RSV and what to watch for

When it's more than just a cold

RSV and what to watch for

Originally printed in the pages of Simply Family Magazine’s February 2017 issue. Never miss an issue, check out SFM’s digital editions, here

by Angela Douglas

Wintertime is great for building snowmen, sledding, and drinking hot cocoa. Unfortunately, the cold weather is also great for putting us under the weather. The dreaded cold and flu season tends to arrive right as we’re wrapping up the holidays and excitedly embarking on a new year. While most of us squeak by with just a cold or two, this time of year can be especially hard on the smallest members of the family.

It’s important to know what symptoms you need to be watching for when your kiddo’s sniffles turn into something more. Respiratory Syncytial Virus (RSV) is a respiratory virus that infects the lungs and breathing passages, and affects almost all children by their second birthday.

“RSV is pretty common. Its symptoms are much like that of the common cold – runny nose, low-grade temperature, cough, irritability,” explained Dr. Sarah Stewart, MD, St. Vincent Family Physicians- North Shiloh Family Medicine. “The difference is when it turns into more of a respiratory issue; breathing more quickly, struggling for air.”

Symptoms parents should be on the lookout for:

  • Nose flaring
  • Rapid breathing
  • Struggling to breathe
  • Wheezing
  • Grunting
  • Movement in the muscles between the ribcage

Dr. Stewart also advised that anytime your child has a temperature over 101.5 degrees, they need to be seen by a health care provider.

RSV symptoms typically develop on day two or three, worsen from days three to five, and start to improve after that. Hospitalization may be required if oxygen treatments are needed.

“Thankfully, most kids don’t end up needing to be hospitalized,” Dr. Stewart pointed out. “The symptoms can usually be managed at home.”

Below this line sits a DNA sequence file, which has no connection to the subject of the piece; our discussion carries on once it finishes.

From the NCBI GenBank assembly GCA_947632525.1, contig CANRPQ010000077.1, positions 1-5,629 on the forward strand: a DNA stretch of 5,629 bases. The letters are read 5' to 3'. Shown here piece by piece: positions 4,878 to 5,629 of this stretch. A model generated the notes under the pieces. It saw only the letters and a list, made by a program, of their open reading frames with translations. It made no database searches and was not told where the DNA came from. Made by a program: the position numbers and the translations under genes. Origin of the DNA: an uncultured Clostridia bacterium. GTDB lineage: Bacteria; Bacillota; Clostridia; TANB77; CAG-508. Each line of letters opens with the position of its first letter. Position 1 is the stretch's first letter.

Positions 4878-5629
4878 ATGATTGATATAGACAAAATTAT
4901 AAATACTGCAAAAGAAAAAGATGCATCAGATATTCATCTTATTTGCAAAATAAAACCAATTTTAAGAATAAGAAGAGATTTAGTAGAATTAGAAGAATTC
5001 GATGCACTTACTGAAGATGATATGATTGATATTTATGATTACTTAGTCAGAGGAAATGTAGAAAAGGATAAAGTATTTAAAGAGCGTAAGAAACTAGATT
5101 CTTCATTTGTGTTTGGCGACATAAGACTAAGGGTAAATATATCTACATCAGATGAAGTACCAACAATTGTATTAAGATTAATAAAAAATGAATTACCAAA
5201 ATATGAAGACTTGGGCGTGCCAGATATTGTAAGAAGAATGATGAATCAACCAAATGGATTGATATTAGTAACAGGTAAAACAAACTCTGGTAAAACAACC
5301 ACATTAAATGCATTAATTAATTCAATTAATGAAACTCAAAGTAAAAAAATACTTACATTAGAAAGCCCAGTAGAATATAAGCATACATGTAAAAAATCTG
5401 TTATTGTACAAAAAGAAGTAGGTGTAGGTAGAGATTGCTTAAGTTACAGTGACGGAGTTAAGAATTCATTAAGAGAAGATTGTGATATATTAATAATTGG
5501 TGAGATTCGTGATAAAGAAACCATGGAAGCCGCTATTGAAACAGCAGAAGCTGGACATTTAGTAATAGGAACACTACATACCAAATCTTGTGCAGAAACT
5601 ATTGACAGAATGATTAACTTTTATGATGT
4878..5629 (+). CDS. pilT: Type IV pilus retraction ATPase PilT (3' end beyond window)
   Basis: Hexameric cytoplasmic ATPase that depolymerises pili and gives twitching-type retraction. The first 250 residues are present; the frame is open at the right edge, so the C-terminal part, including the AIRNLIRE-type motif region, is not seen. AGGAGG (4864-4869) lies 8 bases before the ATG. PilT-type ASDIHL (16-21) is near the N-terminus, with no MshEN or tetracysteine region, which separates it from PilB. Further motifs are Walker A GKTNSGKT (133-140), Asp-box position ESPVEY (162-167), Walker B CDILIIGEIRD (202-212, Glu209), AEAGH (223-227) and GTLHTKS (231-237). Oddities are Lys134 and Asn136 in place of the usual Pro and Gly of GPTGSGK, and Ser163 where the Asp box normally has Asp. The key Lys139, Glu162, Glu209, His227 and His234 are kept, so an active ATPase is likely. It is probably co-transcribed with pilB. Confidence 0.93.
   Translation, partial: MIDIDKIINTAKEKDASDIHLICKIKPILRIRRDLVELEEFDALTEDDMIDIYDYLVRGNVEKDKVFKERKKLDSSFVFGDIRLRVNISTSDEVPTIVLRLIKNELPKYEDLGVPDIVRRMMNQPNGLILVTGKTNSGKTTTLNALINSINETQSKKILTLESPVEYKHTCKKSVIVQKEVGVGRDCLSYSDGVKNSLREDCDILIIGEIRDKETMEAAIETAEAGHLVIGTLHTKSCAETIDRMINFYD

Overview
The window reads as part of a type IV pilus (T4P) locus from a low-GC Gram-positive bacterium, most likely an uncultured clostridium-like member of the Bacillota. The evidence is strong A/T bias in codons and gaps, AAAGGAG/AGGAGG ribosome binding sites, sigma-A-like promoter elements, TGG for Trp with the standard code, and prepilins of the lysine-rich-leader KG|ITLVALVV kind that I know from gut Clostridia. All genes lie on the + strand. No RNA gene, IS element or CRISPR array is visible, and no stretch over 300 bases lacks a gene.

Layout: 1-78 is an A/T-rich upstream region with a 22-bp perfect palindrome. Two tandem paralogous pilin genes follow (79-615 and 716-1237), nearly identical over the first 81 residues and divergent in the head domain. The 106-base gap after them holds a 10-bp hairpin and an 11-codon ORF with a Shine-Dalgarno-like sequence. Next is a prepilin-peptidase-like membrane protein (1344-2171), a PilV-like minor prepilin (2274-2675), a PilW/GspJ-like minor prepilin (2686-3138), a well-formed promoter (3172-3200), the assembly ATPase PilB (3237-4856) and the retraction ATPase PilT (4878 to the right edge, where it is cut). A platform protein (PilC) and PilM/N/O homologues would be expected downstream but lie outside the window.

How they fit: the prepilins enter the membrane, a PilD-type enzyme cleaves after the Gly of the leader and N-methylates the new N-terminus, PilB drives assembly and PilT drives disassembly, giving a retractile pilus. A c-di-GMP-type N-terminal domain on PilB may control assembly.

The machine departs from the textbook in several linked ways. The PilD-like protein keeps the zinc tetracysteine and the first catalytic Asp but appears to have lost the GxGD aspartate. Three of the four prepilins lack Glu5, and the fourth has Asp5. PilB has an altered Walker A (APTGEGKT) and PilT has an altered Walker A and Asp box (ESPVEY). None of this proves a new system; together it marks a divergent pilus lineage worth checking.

Home remedies for relief:

  • Proper suctioning of mucous from nose
  • Keep them hydrated
  • Use a cool mist humidifier
  • Dress them in light clothing
  • Give them acetaminophen or ibuprofen for low-grade fever

People of all ages can contract RSV, but those most at risk are premature infants, children younger than one year of age, children with congenital heart or chronic lung disease, and children with weakened immune systems due to a medical condition.

RSV is transmitted through respiratory droplets and spreads from direct or indirect contact with an infected person. The virus can survive on hard surfaces – like tables, doorknobs, and shopping carts – for many hours, so it’s a good idea to use sanitizing wipes and/or hand sanitizer while in public.

“If you can leave your child at home while you run an errand, do so. Prevention is the best tool you have,” encouraged Dr. Stewart. “Whatever you can do to minimize exposure is highly recommended, especially if you have a baby under a year old.”

The Centers for Disease Control and Prevention reports research is being done to develop RSV vaccines, but none are available yet. So, like with most viruses, you just have to let it run its course and try to keep your child as comfortable as possible until they start to feel better.

“It’s important to be patient. As parents, it’s tough to see our kiddos sick but take comfort in knowing that they’ll likely have a full recovery within a week or two,” said Dr. Stewart.  “However, a parent’s intuition is very important. If you think something isn’t quite right and you have concerns about your child’s health condition, have them checked out by your health care provider.”

about the author…Angela has lived in Billings for eight years and considers herself a Montana enthusiast! She enjoys being active and exploring the great outdoors with her husband Miles, and 1-year-old son Dylan. As a new mom, Angela loves seeing the world through her kiddo’s eyes and is learning to pause and soak up all of the little things.

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